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Interview with Karen Henry Clark about LIBRARY GIRL: How Nancy Pearl Became America’s Most Celebrated Librarian (Illustrated by Sheryl Murray)

Headshot of author Karen Henry Clark beside the cover of LIBRARY GIRL. On the cover, a young girl wearing glasses is sitting cross-legged on the floor beside piles of books, reading a book.

FREE IN-PERSON EVENT: Meet Nancy Pearl, Karen Henry Clark and Sheryl Murray in person on Tuesday, October 11th, 2022, 6:00 pm (PT) at University Book Store in Seattle! More info and RSVP here. Also, retweet this post by Oct. 13, 2023 for a chance to win a copy of the book AND a Nancy Pearl Librarian Action Figure!

Karen Henry Clark decided to become an author when she was four and wrote her first story on the living room wall. No publishers appeared. She worked as a bookstore clerk, teacher, college administrator, and copywriter but never forgot her early ambition. When she and husband Cliff adopted a daughter from China, she found the right story: Sweet Moon Baby. On her blog “Margin Notes,” she writes about simple but magical moments in her small-town Ohio life. You can find out more about Karen at and on Facebook.

LIBRARY GIRL: How Nancy Pearl Became America’s Most Celebrated Librarian
Author: Karen Henry Clark
Illustrator: Sheryl Murray
Publisher: Little Bigfoot / Penguin Random House

Synopsis of LIBRARY GIRL:

Library Girl is the inspiring childhood story of how beloved librarian, author, and Seattle icon Nancy Pearl discovered her confidence and realized her passion. It is a loving tribute to the power of books, librarians, and helpers—both real and imaginary—to transform lives.

Q. What inspired you to write LIBRARY GIRL?

My 35-year friendship with Nancy Pearl is the short answer.

The long answer offers the scope of Library Girl. When we worked together at a Tulsa bookstore in the late 1980s, we discovered our shared dream of becoming authors. Decades later, I found my way into picture books. Nancy, being Nancy, found her way into just about everything else, after becoming a super star librarian in Seattle. Because I knew about her childhood challenges, I approached her with the idea of a picture book. We agreed it should mirror any child’s struggle to overcome obstacles, whether they realized Nancy was a real person or not..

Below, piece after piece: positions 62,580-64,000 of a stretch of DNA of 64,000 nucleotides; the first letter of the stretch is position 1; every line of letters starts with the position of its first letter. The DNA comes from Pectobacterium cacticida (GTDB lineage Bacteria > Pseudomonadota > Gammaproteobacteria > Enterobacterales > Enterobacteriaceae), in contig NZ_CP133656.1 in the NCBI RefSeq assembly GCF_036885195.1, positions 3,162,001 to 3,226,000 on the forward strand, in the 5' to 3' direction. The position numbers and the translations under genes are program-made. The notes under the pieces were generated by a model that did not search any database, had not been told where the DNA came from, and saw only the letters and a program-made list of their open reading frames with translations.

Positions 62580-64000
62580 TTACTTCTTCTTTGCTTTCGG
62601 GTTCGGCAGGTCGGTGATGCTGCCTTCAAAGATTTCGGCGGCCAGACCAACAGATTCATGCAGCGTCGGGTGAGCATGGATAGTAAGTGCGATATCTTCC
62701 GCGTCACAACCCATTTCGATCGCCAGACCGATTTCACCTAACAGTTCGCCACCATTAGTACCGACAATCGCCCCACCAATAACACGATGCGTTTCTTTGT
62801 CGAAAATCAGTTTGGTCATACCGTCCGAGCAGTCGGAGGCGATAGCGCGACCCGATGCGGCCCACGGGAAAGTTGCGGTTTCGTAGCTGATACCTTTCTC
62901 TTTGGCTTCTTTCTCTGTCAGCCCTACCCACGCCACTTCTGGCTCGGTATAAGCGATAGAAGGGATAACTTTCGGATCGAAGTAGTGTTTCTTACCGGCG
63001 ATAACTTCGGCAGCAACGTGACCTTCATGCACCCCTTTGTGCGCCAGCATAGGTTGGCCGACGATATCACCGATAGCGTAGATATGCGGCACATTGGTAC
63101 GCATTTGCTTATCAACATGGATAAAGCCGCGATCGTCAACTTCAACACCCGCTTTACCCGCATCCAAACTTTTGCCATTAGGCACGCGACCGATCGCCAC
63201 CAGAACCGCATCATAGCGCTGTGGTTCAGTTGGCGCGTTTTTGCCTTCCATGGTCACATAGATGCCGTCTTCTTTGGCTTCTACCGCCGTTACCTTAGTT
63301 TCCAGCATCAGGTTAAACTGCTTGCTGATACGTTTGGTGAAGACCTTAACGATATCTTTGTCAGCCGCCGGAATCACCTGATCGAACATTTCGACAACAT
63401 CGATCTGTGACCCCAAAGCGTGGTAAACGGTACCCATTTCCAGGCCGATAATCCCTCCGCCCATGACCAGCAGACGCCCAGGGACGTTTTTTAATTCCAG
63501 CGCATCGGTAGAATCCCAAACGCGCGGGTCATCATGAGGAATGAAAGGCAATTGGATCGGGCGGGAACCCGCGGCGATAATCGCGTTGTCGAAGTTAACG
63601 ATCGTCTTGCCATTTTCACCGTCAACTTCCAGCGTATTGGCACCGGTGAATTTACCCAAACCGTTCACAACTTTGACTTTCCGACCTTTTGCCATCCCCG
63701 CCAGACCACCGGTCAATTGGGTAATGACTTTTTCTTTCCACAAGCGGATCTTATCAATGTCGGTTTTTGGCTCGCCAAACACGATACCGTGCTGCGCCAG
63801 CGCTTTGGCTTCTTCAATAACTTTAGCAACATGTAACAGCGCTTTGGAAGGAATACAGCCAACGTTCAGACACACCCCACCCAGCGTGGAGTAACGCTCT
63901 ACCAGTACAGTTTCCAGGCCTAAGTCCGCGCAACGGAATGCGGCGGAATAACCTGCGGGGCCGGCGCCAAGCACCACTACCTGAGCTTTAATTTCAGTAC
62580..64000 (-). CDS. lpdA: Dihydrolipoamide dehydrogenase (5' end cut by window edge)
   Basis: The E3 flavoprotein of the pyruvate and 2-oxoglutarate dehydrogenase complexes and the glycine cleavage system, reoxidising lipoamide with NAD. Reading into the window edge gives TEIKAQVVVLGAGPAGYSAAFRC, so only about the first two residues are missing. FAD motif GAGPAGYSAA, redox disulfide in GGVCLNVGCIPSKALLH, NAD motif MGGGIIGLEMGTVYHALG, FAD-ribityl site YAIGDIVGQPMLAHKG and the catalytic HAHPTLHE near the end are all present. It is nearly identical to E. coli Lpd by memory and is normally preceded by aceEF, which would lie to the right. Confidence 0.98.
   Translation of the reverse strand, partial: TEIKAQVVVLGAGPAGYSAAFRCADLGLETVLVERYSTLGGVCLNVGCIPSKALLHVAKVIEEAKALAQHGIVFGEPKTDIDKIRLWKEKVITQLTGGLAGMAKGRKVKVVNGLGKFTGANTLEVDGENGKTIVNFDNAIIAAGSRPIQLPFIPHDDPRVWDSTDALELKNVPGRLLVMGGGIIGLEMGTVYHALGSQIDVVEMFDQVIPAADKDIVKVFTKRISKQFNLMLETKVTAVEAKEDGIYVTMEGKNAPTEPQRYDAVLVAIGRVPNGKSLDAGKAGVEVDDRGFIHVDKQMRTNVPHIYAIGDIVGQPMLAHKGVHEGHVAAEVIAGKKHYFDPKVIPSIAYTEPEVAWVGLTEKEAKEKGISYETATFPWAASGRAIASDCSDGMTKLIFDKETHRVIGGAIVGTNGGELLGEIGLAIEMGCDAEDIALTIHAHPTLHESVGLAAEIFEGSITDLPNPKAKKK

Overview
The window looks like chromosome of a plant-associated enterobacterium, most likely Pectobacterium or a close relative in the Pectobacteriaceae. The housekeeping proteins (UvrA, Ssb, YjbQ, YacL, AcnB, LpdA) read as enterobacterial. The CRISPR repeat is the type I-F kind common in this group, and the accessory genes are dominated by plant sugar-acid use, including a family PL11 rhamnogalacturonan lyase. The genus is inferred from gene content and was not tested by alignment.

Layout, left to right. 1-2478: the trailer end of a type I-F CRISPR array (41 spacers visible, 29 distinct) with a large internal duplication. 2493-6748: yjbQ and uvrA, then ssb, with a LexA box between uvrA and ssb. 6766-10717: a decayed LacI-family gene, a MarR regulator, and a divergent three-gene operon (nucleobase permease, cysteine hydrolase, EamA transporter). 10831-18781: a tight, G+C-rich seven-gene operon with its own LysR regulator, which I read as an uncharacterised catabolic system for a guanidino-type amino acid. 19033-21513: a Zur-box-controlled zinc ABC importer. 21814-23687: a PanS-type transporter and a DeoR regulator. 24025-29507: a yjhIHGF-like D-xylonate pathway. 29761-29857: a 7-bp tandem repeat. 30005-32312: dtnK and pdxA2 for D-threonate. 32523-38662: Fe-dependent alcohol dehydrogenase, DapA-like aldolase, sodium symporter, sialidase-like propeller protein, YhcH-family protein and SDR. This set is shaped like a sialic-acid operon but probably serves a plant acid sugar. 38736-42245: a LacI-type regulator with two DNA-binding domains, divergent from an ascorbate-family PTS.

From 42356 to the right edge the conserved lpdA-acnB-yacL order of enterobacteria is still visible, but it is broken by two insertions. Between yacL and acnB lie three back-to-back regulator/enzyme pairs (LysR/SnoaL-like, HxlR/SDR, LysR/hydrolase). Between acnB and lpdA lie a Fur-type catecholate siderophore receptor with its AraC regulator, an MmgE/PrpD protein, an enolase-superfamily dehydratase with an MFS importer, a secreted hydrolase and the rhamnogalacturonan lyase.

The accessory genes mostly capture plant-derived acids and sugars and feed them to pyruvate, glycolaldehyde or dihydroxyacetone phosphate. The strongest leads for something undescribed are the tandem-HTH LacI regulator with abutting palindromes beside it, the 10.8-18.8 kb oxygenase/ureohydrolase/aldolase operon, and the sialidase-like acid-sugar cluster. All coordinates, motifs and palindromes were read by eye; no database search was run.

Q. What was your writing process?

When I first interviewed Nancy about her childhood, she honestly recalled little. So I placed her as a character among other book characters in postcard-pretty scenes. Critique partners asked about Nancy herself. Years of interviews finally produced the pivotal points for a story arc.

Because so much of her story happened in Detroit’s Francis Parkman Branch Library, I contacted them for early photographs, trying to understand why this building enchanted her. In black and white, I saw the magic–the soaring ceilings, the stone carvings, the stained-glass above a long window seat. The entire building served up characters, along with the wise children’s librarians.

I asked Nancy for a picture of herself at that age. She had only kept one: her on the bike named Charger that she imagined as a horse. Definitely another character.    

Fortunately, as Nancy read countless drafts, she remembered more.

Once the manuscript sold, Sasquatch/Little Bigfoot editor Christy Cox helped trim or expand key scenes, asking for an Author Note to present pertinent details about Nancy’s expansive career.    

Q. What advice do you have for those who feel it’s too late for them to finding publishing success?

Keep going, especially if readers find something compelling in your manuscript.

I wanted to be an author before I even knew there was an alphabet. My first book debuted when I was 59, so clearly it’s never too late. I’ll be 71 when Library Girl launches. An editor never asks to check your driver’s license birthdate before offering a contract.

You’re old enough to have faced NO many times. I was told NO when I applied to a prestigious journalism department because they insisted it was “a man’s profession.” I angled for years to get into newsprint, finally landing essays in the Chicago Tribune. Let NO inspire you.

Q. What advice do you have for young writers?

I’m no expert. Obviously.

Accept that there is no easy way to be published. Five different authors will tell five different stories to explain their success. Yours will be different, too. I promise.

That said, read Ann Whitford Paul’s Writing Picture Books to grasp how many plates you must spin to write a successful manuscript.

Join your regional SCBWI and participate, instead of hiding in the back row like I do.

Find a critique group with members who know more than you. Don’t argue with their advice.

Read a dozen children’s books at your library each week. Type the stories you love to feel the flow.

If possible, attend bookstore author events. You learn about the industry when you see success in action.

Be careful. Don’t spend so much time on all of this that you fail to write. Getting better at writing is the only way through the challenges.

Also see my other Interviews With Book Creators as well as Advice For Young Writers and Illustrators.